Published: January 13, 2011

NASA's Cassini spacecraft obtained this image of the surface of Saturn's icy moon Rhea during its closest flyby of the moon. Rhea's surface is scarred by many craters and several long, cross-cutting faults. These faults – and the presence of so many craters -- show Rhea may have had some activity early in its geological history, but never developed the full-blown activity seen on other moons in the Saturn system. This raw image was taken by Cassini's narrow-angle camera on Jan. 11, 2011, from approximately 41,000 kilometers (25,000 miles) away.

This image has not been validated or calibrated. A validated/calibrated image will be archived with the NASA Planetary Data System in 2012.

For more information on raw images check out our Frequently Asked Questions section.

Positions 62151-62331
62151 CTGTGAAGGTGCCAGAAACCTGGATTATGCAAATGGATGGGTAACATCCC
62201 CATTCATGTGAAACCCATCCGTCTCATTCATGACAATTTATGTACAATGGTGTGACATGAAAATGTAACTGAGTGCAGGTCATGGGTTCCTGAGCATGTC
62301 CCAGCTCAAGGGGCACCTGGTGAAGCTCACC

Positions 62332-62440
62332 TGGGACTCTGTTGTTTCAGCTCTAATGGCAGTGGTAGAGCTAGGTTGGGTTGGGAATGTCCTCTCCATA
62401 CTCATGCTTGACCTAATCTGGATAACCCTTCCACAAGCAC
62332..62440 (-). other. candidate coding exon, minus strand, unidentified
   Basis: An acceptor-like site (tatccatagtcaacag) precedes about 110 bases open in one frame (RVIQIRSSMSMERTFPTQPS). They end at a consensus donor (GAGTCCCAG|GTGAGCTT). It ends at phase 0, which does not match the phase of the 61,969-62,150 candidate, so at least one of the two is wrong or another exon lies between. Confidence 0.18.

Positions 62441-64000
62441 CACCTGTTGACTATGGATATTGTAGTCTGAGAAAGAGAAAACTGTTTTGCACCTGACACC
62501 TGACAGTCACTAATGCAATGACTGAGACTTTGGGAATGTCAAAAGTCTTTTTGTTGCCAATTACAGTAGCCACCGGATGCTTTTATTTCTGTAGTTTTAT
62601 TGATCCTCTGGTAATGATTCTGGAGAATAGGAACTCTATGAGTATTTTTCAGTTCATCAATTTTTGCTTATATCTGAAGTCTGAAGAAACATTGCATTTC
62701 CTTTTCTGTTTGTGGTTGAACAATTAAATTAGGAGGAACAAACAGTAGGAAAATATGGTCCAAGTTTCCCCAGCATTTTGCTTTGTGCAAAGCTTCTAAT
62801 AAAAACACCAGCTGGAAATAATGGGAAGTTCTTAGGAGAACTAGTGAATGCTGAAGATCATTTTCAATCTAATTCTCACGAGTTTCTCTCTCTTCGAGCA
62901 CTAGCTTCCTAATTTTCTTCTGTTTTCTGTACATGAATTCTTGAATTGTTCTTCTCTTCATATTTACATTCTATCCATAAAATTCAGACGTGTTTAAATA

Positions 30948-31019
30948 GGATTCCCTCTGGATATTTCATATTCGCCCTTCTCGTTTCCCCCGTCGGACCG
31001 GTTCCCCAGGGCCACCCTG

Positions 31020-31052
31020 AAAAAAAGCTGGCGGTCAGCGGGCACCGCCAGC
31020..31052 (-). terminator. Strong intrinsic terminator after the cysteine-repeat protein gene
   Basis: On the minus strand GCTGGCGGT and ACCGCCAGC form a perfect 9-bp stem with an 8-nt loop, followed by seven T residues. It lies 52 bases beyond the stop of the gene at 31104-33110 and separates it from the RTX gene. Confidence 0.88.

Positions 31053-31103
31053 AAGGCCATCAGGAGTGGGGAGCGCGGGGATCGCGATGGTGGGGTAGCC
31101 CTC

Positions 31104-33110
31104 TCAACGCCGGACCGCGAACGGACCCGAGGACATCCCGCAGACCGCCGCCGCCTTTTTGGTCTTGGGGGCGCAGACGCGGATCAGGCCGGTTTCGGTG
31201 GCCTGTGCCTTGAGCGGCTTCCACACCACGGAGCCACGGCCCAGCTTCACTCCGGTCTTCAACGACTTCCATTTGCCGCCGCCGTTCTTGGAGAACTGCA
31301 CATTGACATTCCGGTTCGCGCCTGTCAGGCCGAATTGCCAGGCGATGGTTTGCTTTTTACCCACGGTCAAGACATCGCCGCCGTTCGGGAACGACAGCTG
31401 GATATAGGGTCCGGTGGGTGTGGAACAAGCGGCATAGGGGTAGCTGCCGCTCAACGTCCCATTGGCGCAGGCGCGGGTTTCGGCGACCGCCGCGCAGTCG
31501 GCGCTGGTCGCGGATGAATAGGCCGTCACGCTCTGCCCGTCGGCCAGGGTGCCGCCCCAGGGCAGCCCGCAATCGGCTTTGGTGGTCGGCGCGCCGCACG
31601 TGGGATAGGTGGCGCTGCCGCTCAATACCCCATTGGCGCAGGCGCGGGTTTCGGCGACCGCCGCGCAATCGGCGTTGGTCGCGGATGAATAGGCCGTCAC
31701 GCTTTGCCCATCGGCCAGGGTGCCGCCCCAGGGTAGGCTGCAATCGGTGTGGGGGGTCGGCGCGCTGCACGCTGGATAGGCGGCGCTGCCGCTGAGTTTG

The Cassini-Huygens mission is a cooperative project of NASA, the European Space Agency and the Italian Space Agency. The Jet Propulsion Laboratory, a division of the California Institute of Technology in Pasadena, manages the mission for NASA's Science Mission Directorate in Washington. The Cassini orbiter and its two onboard cameras were designed, developed and assembled at JPL. The imaging team is based at the Space Science Institute, Boulder, Colo.

For more information about the Cassini-Huygens mission visit http://saturn.jpl.nasa.gov or http://www.nasa.gov/cassini . The Cassini imaging team homepage is at http://ciclops.org .

Credit: NASA/JPL/Space Science Institute


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